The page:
Mineral Collecting in Maine. Geologist: Educational Requirements for Entering the Field of Geology. A branch of geosciences, geology is the study of the materials that compose the Earth's crust.
Geologists analyze rocks, formations and other structures in order to understand how the Earth has changed and evolved over time. Continue reading to learn about the educational requirements for entering this field. Education and Degree Options Some geologists working for private industries may only be required to have a bachelor's degree. Specialized positions, such as consulting for companies in the oil industry or professorships in the geosciences, generally require a master's or doctoral degree. Bachelor's Degree Program in Geology Students preparing for a career as a geologist may enroll in a bachelor's degree program in geology, earth sciences or a related scientific field. Graduate Programs in Geology Graduate programs cover concepts in plate tectonics, petrogenesis and other advanced geological topics.
Geology Career Information Employment Outlook and Salary Info The U.S. James Cameron Explores the Mariana Trench. Actualidad Volcánica de Canarias - Animacion. How Diamond-Studded Magma Rises From Earth's Depths. Richard A.
Lovett According to a new study, diamonds can be carried up through the lithosphere—the crust and uppermost layer of the mantle—by dense magmas rich in carbonate. "These melts are really quite special, because they can hold a huge amount of dissolved carbon dioxide, up to 40 to 45 percent by weight," said study leader James "Kelly" Russell , a petrologist from the University of British Columbia in Vancouver. (Related: "Weird Form of Carbon Acts as 'Reversible' Diamond—A First. " ) Previous models had suggested that gases in the magma would increase its buoyancy, helping to push the diamond-laden melt closer to the surface without destroying the precious gems. The new lab experiments now show how molten carbonate reacts with other chemicals in Earth's lithosphere to release the gas, offering a likely mechanism for speeding up the dense magma.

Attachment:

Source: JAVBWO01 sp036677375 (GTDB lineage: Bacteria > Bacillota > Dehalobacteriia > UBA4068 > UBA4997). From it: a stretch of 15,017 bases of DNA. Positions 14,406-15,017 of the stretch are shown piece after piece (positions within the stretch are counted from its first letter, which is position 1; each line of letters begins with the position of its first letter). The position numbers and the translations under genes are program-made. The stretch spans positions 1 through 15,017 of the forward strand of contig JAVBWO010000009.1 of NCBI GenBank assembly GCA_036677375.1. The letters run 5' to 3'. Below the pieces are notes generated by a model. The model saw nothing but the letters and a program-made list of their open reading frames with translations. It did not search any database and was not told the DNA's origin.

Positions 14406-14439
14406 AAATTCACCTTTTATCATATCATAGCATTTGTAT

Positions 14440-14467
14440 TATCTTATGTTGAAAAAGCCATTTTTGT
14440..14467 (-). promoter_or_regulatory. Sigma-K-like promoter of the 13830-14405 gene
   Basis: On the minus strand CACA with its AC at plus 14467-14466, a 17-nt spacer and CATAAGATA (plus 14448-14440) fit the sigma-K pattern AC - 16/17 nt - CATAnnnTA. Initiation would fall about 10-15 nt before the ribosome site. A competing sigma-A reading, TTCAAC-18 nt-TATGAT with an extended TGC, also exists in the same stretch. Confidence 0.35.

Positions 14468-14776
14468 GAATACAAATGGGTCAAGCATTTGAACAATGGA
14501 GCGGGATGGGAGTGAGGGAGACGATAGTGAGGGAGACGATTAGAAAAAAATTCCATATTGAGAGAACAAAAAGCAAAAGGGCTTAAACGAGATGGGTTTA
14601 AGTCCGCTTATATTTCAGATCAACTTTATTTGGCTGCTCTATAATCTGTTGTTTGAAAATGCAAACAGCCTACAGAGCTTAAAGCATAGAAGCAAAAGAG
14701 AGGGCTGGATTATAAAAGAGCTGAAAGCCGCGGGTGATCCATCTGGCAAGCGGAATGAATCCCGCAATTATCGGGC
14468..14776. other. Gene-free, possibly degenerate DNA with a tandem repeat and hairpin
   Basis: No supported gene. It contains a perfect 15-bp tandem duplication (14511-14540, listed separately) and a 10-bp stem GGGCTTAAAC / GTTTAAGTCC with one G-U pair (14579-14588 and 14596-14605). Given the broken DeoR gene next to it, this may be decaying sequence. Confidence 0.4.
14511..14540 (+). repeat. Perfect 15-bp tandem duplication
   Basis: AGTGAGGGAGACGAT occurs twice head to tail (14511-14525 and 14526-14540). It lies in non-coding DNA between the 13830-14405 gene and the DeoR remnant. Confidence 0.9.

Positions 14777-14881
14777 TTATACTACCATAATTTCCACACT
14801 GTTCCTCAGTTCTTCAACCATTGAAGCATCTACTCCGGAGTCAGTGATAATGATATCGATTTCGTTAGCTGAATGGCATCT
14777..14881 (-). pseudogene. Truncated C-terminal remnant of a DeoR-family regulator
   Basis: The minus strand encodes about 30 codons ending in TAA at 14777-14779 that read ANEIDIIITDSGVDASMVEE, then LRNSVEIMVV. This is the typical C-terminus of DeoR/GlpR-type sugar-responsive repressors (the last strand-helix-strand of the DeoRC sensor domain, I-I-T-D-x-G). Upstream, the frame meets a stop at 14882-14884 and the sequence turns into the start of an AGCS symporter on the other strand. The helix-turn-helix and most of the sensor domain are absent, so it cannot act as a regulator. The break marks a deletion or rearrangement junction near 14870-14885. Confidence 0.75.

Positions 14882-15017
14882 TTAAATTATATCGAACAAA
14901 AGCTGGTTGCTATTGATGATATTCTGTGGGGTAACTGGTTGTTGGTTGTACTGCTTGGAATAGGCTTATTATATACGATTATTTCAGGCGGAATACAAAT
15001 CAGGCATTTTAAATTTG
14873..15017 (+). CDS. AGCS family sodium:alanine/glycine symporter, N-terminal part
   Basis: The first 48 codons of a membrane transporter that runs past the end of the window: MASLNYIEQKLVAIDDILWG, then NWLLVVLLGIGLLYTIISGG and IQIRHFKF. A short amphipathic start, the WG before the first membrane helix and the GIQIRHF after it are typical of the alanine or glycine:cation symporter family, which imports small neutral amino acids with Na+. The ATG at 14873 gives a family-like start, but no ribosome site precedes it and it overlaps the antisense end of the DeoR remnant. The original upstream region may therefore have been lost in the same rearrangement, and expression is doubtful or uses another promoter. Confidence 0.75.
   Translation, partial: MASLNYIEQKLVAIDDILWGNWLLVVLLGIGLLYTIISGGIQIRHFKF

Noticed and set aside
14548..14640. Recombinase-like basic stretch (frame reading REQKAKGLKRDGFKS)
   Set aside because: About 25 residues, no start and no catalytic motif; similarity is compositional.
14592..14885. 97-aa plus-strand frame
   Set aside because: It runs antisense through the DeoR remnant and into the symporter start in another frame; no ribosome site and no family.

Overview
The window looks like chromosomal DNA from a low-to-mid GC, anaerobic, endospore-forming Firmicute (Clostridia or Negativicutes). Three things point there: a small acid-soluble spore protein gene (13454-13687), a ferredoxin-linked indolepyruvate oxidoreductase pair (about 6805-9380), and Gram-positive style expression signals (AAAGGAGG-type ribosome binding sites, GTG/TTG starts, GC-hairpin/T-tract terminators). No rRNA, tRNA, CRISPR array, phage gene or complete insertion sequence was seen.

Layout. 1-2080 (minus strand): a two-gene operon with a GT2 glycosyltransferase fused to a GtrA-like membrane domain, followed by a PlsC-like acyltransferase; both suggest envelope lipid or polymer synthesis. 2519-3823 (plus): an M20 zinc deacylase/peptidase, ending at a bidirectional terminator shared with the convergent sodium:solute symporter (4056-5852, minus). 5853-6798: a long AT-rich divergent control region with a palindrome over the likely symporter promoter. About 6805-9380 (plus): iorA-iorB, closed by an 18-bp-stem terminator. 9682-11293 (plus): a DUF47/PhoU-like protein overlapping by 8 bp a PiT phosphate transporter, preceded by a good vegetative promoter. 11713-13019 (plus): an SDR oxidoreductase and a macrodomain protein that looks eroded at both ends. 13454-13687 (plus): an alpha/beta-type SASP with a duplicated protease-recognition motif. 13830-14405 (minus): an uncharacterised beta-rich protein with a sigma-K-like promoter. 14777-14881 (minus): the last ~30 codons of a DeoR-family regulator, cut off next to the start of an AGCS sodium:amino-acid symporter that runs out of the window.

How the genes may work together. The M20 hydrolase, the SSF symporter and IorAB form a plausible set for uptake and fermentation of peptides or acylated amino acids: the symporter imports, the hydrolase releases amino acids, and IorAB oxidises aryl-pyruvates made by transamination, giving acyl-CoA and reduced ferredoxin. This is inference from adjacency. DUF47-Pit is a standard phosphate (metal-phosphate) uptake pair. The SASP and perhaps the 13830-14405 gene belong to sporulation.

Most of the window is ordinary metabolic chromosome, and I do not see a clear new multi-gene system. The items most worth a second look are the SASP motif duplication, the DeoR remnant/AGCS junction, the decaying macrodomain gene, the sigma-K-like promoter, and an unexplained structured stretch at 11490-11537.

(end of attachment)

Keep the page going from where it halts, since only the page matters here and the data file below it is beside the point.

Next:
There, a type of material called kimberlite magma forces its way up from deeper in Earth's mantle, cracking the solid rock. Nature . Instituto Geográfico Nacional. Introduction to Plate Tectonics and Earthquakes - Instructional Aids. Teachers on the Leading Edge is a professional development program for Pacific Northwest teachers of Earth Science.
This program features plate tectonics and geologic hazards of the Pacific Northwest. Through funding from the National Science Foundation, Teachers on the Leading Edge has provided teacher workshops each summer from 2008 through 2010. This website offers K-12 teachers an introduction to the active continental margin geology of the Pacific Northwest. Teaching resources provided include animations, video lectures, slide shows, virtual field experiences, and lesson plans that feature plate tectonics and geologic hazards of the Pacific Northwest. Although intended for middle school teachers of Earth Science, most resources can be adapted for use in many K-12 grade levels. 1720 feet-tall - Lituya Bay, Alaska. (As reported by Don J. Miller in United States Geological Survey Professional Paper 354-C, Giant Waves in Lituya Bay, Alaska, 1960) Account of Howard G. Ulrich Mr. Ulrich and his 7-year-old son, on the Edrie, entered Lituya Bay about 8:00 p.m. and anchored in about 5 fathoms of water in a small cove on the south shore.